The organizers have eliminated the entrance fee for children 11 and younger and are holding the price at $5 for visitors 12 and older in face of the increased economic challenges people are facing.
Scheduled from 10 a.m. to 5 p.m. each day, the festival opens on Saturday, April 18, 2009 with a parade of flags, musicians and dignitaries. Visitors can explore Viking and Sami villages, participate in medieval games, and view exhibits on the Nobel and Kavli prizes.Activities for children include a soccer clinic, a Swedish-style croquet game, drama, storytelling and crafts ranging from carving butter knives to making flower head wreaths.

For Vibs Clausen, her annual visit to the Scandinavian Festival at California Lutheran University in Thousand Oaks, Calif., is not just a way to reconnect with her homeland 5,000 miles away. It’s a trip back through time to the Denmark of her youth.
It’s a place to see rosemaling, lace making and all the other crafts that surrounded her as a child.
“You can see all these old arts from the Old Country,” said 73-year-old Clausen, who immigrated to the United States 50 years ago. “I think it’s great.

Clausen has two former employees of the private university California Lutheran University to thank for the annual celebration. The late Amour Nelson, a Swedish-American archivist and English professor, and John Nordberg, a Norwegian American who served as Director of Development, conceived of the idea while playing golf 35 years ago. Nelson wanted to show off his collection of rare Scandinavian books, while Nordberg wanted to showcase the picturesque CLU campus. Both wanted to celebrate the school’s Scandinavian roots. The university’s founding in 1959 had been the dream of Scandinavian immigrants, and members of the Norwegian-American Pederson family had provided most of the land.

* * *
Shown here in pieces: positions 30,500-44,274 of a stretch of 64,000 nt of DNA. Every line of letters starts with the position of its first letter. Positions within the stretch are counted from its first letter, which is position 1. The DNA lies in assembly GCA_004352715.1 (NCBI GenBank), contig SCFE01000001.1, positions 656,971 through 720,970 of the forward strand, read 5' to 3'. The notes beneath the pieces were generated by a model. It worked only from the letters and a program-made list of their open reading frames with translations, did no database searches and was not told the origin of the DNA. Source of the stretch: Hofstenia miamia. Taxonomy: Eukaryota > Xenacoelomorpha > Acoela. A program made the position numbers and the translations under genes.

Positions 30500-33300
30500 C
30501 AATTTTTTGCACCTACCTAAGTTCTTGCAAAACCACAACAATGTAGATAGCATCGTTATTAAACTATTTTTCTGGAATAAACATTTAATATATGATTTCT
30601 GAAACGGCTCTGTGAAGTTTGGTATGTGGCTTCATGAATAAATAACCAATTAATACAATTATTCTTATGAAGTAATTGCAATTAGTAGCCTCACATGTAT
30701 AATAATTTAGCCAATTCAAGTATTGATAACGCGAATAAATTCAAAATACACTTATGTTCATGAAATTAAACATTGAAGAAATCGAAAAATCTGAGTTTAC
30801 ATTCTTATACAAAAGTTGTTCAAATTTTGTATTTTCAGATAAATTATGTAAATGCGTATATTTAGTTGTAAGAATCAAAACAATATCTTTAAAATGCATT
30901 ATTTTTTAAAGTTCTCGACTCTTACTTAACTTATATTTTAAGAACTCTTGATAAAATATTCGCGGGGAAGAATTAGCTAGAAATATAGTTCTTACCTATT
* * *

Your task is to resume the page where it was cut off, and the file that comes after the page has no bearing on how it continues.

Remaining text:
Originally dubbed Scandinavian Day, the inaugural event on Feb. 9, 1974, drew 600 people to the campus’ gymnasium to enjoy a simple display of Scandinavian art, rare books, food, music and dancing. Since then, the cultural celebration has morphed into a two-day Scandinavian Festival, which attracted more than 6,000 people on April 19 and 20 this year.

Having long outgrown the gymnasium, the festival now spreads throughout the campus, with a Nordic church service inside beautiful Samuelson Chapel, crafts and games scattered throughout scenic Kingsmen Park and vendors selling everything from wooden shoes to paintings along the campus’ main thoroughfare. Lectures, exhibits and demonstrations are held in several of the university’s classrooms.
The festival opens each year with a colorful parade of flags featuring Scandinavian dignitaries and Old World costumes and continues with music, dancing and presentations.

The smörgåsbord of activities highlights the Nordic cultures of Denmark, Finland, Iceland, Norway and Sweden. Children pick up Scandinavian Passports as they enter and then travel to craft booths representing each country to earn stamps. They learn paper cutting from Denmark, make friendship bracelets from Finland, create paper volcanoes from Iceland, practice the Norwegian craft of carding wool, and make Swedish Dala horse puppets. Girls and women weave vines, flowers and ribbons through crowns of twisted twigs to make head wreaths, perfect for the dances around the Maypole.

Clausen progressed from passive observer at the festival to active participant three years ago when she volunteered to demonstrate how to make lace. Her love for lace making dates back to her childhood in Denmark when she stumbled upon a book explaining the fundamentals of the intricate craft.